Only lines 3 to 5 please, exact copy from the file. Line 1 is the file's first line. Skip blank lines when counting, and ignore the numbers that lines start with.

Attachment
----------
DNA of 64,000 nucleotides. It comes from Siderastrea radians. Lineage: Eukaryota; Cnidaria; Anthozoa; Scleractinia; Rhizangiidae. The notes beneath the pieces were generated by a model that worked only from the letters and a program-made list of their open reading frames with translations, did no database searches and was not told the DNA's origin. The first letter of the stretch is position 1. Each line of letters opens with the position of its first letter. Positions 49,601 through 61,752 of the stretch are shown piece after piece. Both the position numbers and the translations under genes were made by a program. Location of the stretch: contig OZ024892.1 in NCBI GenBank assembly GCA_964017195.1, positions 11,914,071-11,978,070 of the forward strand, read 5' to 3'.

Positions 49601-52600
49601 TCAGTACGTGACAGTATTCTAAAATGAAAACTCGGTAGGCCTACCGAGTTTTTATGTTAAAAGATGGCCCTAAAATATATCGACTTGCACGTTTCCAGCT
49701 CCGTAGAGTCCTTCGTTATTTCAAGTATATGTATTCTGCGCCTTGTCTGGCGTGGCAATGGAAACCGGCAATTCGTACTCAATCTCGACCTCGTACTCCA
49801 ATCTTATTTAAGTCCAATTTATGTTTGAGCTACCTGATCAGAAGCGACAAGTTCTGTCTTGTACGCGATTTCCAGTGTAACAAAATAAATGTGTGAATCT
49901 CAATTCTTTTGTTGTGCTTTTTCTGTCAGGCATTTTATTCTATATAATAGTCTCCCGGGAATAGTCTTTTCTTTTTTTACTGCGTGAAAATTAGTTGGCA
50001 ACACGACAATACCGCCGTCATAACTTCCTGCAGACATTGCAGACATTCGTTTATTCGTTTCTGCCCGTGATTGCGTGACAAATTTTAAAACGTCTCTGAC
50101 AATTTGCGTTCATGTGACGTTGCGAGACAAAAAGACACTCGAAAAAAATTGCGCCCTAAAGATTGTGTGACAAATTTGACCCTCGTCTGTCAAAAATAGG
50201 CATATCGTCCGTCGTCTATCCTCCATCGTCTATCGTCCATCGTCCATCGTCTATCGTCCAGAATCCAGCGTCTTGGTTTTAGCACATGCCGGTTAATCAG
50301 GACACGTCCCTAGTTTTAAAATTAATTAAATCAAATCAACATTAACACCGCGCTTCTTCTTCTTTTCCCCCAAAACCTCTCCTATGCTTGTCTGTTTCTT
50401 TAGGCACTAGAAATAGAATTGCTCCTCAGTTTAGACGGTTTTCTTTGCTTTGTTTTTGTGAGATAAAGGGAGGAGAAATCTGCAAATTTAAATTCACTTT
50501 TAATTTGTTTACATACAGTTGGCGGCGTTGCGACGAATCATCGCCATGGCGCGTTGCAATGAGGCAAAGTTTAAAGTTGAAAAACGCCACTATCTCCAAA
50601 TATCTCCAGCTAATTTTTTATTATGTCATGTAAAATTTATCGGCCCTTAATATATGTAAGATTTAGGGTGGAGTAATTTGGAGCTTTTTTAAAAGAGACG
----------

49601 TCAGTACGTGACAGTATTCTAAAATGAAAACTCGGTAGGCCTACCGAGTTTTTATGTTAAAAGATGGCCCTAAAATATATCGACTTGCACGTTTCCAGCT
49701 CCGTAGAGTCCTTCGTTATTTCAAGTATATGTATTCTGCGCCTTGTCTGGCGTGGCAATGGAAACCGGCAATTCGTACTCAATCTCGACCTCGTACTCCA
49801 ATCTTATTTAAGTCCAATTTATGTTTGAGCTACCTGATCAGAAGCGACAAGTTCTGTCTTGTACGCGATTTCCAGTGTAACAAAATAAATGTGTGAATCT